This is a rendering of what it would look like with the City of Burlington’s new branding logo on the side of the downtown parking structure.

It’s designed to refresh Burlington’s image

By Jason Arndt

Staff Writer

The City of Burlington touted itself as “Chocolate City, USA” for more than three decades.

However, on Aug. 16, the city tossed the moniker, adopting a new logo and branding without a tagline at a Common Council meeting.

The new logo signifies a leaf with a residential home on top and symbolizes life in Burlington and its best attributes such as health, growth, Mother Nature, among a series of other qualities in the area.

“At the City of Burlington, we are believers in our new identity and the process that produced it – and it is our shared responsibility to do everything we can to ensure we take good care of it now and in the future, so we can leverage maximum value and create as much brand equity as possible over (the) coming years,” Carina Walters, city administrator, noted in an Aug. 16 Common Council memorandum.

With approval city officials will include the Racine County Economic Development Corporation in applying for the second round of the Joint Effort Marketing Grant through the state Department of Tourism.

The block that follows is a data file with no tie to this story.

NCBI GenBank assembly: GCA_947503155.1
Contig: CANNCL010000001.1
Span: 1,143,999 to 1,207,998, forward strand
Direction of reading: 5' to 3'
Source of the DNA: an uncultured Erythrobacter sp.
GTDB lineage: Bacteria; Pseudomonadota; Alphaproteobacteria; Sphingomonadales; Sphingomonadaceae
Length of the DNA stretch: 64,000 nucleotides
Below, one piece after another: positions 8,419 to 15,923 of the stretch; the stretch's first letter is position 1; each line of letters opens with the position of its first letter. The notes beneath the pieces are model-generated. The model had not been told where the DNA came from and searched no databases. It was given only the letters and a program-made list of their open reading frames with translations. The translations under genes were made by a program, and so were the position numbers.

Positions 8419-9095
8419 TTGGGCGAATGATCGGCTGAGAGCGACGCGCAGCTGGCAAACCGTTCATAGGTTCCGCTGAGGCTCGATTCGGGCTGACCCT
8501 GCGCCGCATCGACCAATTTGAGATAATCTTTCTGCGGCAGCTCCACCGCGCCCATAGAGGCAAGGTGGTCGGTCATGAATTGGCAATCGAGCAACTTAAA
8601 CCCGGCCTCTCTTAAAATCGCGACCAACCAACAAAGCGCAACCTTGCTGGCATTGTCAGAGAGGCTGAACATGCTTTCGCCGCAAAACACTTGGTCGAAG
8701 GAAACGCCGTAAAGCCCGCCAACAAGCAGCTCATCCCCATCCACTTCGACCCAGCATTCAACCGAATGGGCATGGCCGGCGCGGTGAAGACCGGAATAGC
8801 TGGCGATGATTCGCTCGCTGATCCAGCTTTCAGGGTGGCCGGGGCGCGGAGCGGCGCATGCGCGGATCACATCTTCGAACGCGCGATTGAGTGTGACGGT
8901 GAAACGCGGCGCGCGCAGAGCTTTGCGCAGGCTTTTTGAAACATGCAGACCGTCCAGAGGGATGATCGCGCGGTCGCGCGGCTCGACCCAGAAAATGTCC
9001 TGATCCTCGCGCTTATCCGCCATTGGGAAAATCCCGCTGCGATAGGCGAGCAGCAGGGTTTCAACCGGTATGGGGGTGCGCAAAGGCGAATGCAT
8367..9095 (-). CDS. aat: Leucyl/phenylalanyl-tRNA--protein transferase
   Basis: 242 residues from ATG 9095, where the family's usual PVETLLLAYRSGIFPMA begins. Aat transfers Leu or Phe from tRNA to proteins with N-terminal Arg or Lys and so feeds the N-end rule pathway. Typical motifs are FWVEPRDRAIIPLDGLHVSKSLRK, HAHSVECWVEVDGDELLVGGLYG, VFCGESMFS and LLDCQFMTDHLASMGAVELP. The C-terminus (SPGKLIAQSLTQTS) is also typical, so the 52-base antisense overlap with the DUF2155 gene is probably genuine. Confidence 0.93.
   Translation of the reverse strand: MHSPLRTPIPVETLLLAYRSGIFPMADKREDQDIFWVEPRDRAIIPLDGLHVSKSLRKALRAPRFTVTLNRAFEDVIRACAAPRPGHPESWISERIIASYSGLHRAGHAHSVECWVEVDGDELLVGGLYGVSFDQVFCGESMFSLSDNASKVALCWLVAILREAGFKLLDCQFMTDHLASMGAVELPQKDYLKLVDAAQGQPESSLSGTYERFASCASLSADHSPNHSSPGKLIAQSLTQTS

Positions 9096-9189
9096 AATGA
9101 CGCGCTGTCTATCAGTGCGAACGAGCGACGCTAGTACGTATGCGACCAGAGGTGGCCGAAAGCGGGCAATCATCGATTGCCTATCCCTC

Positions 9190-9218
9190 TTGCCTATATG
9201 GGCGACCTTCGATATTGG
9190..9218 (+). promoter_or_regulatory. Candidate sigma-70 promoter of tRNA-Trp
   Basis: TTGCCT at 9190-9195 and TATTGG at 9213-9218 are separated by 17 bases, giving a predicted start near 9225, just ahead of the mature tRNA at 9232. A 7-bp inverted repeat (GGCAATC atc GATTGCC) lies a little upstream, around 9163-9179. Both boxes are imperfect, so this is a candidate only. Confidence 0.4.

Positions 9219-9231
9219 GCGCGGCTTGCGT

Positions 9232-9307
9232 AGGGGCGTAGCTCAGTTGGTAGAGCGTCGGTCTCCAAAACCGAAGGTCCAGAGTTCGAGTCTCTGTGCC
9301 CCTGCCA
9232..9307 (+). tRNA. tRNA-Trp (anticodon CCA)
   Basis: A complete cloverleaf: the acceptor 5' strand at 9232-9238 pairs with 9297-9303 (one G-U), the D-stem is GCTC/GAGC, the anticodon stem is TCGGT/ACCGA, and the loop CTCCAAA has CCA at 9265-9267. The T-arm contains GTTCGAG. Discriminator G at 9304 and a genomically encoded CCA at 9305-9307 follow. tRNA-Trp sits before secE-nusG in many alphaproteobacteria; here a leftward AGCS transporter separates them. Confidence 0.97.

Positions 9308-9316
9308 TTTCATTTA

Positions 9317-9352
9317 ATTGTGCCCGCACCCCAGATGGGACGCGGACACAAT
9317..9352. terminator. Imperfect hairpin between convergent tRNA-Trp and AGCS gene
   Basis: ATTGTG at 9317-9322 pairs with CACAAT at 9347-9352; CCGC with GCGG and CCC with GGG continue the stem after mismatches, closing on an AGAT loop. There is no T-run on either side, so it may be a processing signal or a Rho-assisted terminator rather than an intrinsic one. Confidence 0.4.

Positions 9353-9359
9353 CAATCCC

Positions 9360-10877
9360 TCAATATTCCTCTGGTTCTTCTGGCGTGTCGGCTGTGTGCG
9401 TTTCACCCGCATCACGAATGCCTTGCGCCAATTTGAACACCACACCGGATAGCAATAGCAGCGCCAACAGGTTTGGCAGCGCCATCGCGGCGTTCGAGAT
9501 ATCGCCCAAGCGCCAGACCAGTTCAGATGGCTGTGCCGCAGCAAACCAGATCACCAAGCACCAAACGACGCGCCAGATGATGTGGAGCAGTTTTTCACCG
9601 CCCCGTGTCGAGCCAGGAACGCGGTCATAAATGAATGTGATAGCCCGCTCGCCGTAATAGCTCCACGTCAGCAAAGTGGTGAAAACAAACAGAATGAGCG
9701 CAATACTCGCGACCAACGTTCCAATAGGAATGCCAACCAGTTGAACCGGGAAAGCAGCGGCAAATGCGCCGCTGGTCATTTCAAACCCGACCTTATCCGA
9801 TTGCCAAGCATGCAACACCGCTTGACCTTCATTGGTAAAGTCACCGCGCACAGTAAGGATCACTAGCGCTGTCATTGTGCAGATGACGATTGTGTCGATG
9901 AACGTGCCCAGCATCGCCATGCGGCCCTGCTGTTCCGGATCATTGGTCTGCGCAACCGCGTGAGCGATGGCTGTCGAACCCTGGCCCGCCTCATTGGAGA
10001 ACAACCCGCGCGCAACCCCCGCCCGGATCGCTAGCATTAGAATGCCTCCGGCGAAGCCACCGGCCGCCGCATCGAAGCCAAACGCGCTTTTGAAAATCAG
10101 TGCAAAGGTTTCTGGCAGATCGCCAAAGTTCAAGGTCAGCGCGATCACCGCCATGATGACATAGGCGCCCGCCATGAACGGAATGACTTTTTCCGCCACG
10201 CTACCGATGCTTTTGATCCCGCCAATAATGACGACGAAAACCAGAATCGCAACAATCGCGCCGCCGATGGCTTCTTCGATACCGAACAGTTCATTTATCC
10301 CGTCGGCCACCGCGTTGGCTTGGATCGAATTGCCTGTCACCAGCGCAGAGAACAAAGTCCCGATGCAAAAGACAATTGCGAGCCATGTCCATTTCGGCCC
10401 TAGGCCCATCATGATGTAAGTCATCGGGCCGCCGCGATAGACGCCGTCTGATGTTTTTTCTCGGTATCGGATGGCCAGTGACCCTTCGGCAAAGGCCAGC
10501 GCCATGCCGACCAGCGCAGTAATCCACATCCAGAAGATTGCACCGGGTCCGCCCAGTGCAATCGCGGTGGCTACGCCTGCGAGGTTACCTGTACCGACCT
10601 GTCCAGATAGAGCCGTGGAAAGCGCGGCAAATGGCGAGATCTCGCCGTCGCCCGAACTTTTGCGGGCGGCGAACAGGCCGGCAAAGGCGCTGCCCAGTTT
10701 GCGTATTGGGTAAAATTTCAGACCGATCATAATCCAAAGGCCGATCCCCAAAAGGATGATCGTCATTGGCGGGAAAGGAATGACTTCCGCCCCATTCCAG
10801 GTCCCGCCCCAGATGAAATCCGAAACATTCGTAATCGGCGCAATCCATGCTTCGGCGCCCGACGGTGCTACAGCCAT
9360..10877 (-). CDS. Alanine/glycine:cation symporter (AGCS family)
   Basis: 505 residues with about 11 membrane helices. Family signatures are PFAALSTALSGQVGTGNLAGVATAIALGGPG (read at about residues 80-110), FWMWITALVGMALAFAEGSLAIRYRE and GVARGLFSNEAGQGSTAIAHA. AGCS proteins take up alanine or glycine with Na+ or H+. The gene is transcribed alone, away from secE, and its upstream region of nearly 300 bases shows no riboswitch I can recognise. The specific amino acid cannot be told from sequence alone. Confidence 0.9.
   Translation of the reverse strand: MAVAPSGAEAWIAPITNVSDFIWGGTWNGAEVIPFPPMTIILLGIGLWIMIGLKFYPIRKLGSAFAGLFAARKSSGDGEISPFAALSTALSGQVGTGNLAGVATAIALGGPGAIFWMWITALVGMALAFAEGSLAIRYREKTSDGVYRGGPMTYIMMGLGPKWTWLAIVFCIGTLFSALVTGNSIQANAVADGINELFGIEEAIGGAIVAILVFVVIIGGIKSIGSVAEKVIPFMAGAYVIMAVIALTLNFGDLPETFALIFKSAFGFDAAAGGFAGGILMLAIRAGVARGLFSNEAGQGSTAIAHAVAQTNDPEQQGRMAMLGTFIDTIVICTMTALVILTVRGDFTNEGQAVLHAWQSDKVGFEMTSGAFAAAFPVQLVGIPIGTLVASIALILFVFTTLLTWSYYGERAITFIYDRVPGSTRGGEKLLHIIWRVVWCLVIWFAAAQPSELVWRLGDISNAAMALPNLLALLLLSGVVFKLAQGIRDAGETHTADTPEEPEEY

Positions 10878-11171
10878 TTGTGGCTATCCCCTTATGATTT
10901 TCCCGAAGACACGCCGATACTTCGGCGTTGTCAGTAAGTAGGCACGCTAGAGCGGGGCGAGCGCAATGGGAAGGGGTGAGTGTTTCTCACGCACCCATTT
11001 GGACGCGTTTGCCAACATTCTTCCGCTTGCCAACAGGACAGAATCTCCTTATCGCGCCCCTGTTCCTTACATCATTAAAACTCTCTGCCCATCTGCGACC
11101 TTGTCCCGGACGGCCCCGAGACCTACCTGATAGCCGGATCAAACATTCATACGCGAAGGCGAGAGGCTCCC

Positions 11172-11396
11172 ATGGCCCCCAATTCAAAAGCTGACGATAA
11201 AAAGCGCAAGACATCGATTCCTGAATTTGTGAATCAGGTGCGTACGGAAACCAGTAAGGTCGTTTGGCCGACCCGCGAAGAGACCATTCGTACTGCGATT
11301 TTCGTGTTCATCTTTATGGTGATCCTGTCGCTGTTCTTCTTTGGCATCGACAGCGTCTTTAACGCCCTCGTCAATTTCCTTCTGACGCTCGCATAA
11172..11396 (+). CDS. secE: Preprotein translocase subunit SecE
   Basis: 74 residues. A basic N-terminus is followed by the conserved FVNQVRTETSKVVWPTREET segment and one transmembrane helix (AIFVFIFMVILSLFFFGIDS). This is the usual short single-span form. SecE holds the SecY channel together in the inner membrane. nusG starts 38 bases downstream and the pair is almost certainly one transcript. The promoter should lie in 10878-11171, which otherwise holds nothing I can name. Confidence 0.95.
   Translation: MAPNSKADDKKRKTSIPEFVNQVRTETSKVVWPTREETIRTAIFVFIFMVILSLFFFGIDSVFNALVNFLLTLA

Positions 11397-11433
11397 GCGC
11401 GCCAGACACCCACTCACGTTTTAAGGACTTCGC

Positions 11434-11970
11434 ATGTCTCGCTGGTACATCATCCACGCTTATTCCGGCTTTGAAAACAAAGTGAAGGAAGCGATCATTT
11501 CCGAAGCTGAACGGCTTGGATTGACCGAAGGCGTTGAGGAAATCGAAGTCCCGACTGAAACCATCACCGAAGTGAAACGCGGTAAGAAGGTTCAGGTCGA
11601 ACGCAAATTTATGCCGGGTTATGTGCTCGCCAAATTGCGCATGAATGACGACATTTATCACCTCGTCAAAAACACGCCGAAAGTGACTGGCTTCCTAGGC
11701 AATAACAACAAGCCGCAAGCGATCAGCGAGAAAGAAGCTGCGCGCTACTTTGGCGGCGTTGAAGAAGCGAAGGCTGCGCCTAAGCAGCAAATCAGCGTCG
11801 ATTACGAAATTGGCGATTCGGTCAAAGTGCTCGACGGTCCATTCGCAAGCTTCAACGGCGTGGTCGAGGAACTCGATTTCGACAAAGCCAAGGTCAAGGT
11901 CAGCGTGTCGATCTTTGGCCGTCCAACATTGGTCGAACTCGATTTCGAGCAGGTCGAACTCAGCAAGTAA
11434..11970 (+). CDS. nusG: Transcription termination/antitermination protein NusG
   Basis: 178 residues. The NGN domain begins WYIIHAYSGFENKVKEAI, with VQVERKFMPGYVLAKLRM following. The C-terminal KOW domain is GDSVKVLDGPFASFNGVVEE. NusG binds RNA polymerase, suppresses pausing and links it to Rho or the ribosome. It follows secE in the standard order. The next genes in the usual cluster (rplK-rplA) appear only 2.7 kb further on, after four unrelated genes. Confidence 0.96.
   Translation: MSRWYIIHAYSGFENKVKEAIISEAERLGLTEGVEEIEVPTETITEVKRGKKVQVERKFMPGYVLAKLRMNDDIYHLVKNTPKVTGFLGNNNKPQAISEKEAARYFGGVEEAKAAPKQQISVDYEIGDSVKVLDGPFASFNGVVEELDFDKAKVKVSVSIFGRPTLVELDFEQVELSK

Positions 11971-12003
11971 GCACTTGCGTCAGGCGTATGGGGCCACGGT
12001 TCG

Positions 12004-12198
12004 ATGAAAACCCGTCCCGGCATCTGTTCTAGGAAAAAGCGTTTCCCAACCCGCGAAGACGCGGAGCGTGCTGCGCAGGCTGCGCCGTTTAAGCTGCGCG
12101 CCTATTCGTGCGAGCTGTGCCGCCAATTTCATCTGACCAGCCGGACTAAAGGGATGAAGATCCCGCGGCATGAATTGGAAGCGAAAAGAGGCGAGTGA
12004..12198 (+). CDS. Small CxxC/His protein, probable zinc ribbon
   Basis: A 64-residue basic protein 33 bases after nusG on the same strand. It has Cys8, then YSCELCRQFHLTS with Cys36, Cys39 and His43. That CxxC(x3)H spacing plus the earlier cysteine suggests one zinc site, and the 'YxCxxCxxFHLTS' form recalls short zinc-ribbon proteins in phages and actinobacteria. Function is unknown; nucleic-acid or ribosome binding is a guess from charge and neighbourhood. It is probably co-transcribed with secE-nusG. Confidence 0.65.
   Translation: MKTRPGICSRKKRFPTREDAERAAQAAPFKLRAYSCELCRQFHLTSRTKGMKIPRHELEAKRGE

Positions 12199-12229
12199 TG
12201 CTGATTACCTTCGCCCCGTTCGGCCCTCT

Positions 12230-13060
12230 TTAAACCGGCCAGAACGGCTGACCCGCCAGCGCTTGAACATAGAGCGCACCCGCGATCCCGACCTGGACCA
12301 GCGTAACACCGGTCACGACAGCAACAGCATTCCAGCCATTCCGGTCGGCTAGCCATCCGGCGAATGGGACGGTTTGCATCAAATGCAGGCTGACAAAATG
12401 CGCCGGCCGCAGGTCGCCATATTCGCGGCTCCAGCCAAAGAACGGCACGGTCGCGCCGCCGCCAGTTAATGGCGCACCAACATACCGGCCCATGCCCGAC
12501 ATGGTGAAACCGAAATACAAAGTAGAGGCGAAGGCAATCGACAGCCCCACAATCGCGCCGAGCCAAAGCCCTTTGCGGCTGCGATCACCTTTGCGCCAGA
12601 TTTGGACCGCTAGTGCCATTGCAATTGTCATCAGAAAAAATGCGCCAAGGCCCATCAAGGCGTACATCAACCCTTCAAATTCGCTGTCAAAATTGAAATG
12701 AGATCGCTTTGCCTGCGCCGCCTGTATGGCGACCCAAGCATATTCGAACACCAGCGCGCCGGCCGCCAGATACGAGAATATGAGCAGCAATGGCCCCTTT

According to city officials, the second round will help the city develop advertising, along with creation of a promotional and marketing plan for Burlington.

 

New identity

For several years, the City of Burlington discussed changing its identity, considering Nestle USA has since expanded product lines beyond chocolate.

Mayor Jeannie Hefty, part of many discussions, previously told the Common Council that Nestle supports the city’s transformation away from the Chocolate City, USA moniker.

“We have had roughly six years of meetings with members of the community to get their opinion on rebranding from Chocolate City,” said Hefty. “Nestle had also felt that they weren’t living up to Chocolate City, USA.”

The city’s rebranding process began in 2018 when the city partnered with Racine County to bring in in tourism and downtown expert Rogers Brooks.

Brooks, at the time, spent several days in Racine, Burlington and Waterford to identify strengths and assets in each community.

While Brooks offered several suggestions, including improving signage in Burlington, he strongly encouraged city officials to explore rebranding itself.

To read the entire story see the Aug. 25 edition of the Burlington Standard Press.